[236]   Mr Beck: Well, there are obviously many forms of energy saving schemes out there, even construction of your own power plants, to a degree. But you’ll have to look at the longer term on this, you know. So, there’s maybe a saving, but it’s not going to happen overnight; it’s going to be over the longer term, and I think something that the UK Government has seriously got to look at is putting the funding in place to give us these plants to reduce the energy costs. We’ve got to start somewhere. At the moment we’re just in limbo; we’re not getting anything from Westminster to support the industry, and the uncertainty that surrounds it.


[237]   Russell George: David Rowlands.


[238]   David J. Rowlands: Yes, it’s only really to reinforce what my colleagues have been questioning you with regard to. Obviously, high energy costs are damaging the industry, you know, beyond. I think we’ve been given a figure of £17 per megawatt it costs you more in this country than it does in all the other countries of Europe. Now, this country has been pursuing a process of low-carbon energy for some time. Do you think that what they’ve done, actually, is to cut out the plants that were giving us cheap energy far too soon and, therefore, that’s driven the cost of energy up? So, we’ve been taking out the coal plants, the gas plants and not replacing them with adequate energy supplies, which means, of course, that’s what’s driven up. Do you think that we ought to be pulling back on that just a little bit, until the new plants are in place? Germany, actually, is building coal plants—you know, there are 20 new coal plants actually being built in Germany at this moment—low carbon, apparently, but they are pursuing a different policy. Do you think we ought to change our policies a little on this basis?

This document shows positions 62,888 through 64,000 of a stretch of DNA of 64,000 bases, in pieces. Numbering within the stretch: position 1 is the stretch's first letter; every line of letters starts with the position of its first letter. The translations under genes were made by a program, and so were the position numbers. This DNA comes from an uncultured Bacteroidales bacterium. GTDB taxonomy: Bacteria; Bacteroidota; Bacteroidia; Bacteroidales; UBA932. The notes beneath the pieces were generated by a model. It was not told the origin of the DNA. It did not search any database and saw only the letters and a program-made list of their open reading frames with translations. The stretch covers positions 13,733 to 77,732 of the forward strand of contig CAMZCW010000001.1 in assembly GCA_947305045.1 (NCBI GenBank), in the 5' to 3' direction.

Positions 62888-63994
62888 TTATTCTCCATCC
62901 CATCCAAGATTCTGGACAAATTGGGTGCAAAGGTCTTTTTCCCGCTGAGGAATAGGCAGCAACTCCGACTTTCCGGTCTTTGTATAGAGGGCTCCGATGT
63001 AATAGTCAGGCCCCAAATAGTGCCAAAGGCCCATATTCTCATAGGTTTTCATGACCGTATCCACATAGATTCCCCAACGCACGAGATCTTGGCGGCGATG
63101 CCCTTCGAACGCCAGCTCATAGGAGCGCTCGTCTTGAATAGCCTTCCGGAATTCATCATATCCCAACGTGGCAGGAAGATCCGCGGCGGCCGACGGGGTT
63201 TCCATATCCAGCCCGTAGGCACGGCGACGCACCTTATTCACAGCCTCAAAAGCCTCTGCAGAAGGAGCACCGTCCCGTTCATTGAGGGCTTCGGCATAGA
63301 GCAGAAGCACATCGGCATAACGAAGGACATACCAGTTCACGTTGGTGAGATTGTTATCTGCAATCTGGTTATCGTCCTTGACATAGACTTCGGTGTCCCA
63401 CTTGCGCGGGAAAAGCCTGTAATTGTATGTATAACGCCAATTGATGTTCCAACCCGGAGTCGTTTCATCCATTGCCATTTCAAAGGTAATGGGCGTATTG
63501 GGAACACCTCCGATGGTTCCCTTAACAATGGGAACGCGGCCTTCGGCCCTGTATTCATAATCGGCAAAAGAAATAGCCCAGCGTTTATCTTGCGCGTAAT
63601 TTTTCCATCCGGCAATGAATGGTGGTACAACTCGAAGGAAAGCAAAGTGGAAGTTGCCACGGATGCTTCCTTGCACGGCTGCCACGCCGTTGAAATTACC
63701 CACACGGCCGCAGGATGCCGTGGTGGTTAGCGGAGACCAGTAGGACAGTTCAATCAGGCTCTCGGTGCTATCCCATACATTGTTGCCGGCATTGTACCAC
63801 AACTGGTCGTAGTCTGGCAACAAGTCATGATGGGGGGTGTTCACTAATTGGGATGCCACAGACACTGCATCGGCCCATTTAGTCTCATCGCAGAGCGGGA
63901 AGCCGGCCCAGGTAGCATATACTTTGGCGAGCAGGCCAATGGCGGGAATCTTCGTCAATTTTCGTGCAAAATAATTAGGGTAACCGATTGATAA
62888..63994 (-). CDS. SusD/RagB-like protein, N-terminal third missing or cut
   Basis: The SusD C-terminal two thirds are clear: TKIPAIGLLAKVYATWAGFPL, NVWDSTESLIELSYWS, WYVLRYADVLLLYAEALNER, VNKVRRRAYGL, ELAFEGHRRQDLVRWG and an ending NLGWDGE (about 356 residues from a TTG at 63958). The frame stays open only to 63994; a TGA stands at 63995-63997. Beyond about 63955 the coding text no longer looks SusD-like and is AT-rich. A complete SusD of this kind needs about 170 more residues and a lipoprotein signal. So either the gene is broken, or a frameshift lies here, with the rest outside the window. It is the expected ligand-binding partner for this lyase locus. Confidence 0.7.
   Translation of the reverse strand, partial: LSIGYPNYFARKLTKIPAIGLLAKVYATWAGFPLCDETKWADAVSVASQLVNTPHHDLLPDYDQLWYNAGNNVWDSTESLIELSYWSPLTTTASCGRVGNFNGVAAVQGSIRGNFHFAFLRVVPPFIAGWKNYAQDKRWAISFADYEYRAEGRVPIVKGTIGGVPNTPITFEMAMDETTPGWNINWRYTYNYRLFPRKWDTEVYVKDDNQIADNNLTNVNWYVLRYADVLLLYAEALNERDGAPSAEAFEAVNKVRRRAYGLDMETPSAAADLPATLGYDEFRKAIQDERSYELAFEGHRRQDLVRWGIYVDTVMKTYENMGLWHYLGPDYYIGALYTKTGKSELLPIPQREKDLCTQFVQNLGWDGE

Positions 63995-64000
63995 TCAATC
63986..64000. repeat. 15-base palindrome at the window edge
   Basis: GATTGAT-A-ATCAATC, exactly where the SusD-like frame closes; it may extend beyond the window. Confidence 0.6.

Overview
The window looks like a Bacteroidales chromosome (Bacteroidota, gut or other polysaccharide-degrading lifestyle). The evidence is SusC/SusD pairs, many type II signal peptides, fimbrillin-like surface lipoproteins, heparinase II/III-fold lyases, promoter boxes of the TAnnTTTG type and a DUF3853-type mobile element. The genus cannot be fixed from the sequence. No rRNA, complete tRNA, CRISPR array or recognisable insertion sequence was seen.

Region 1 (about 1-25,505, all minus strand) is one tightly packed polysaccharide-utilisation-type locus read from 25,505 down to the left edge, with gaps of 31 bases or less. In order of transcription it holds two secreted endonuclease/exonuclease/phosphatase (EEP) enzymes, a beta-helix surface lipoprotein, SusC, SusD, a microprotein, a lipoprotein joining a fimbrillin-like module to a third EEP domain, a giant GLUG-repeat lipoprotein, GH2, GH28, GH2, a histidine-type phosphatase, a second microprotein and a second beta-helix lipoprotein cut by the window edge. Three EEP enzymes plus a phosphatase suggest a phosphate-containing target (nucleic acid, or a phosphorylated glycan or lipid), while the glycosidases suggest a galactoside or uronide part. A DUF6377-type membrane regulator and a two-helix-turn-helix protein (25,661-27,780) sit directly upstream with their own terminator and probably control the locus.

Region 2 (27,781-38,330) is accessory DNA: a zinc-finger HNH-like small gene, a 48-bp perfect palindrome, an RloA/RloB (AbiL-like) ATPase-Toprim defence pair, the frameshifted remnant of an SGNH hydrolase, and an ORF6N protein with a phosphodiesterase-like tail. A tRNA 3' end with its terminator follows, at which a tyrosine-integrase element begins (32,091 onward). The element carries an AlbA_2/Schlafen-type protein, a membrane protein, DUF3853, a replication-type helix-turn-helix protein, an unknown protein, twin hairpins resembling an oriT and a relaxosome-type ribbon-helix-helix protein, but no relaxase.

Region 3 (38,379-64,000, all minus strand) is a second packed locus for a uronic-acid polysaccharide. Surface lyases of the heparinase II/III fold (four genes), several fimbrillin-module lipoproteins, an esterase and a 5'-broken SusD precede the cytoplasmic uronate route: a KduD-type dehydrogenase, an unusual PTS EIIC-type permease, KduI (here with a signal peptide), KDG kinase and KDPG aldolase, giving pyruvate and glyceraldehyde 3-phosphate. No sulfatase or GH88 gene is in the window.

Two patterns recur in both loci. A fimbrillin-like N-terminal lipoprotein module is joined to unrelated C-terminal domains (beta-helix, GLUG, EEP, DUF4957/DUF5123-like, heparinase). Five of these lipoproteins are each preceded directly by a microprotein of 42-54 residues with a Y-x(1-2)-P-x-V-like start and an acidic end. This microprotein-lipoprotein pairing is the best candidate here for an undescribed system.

[239]   Mr Edwards: Well, going back to this and supplementing what you’ve just said, I think there’s potentially a European-wide energy policy. So, moving out of Europe, what will that mean to our future energy supplies? Because we’ll obviously be outside of—. Obviously, we import electricity from France and so on, and oil from Russia, and the future will potentially be Chinese-created nuclear plants. So, in terms of, like, an energy policy, you know, I’m not an expert on this. I know what I’d like to see. Perversely, there is, obviously, metal going into those plants, and they will be supplied from British plants. Celsa, here in Cardiff, will be supplying Hinkley point, for example. So, you know, it’s a contradiction all round.


[240]   Mr Brady: I think it wasn’t really a question you asked, it was more of a statement, and I think I would echo what you said.


[241]   Russell George: We’ve got—. Did you have any more questions, David?


[242]   David J. Rowlands: No.


[243]   Russell George: That’s fine. We’ve got four other subject areas, and we’ve got to finish just after 11:25, really. So, just bear that in mind, and don’t feel that you have to answer every question. If there’s any urge to, then please do, but don’t feel you have to all answer the question. Hefin David.


[244]   Hefin David: Could you give us an indication of the value you see in business rate relief, further to the evidence you’ve already given?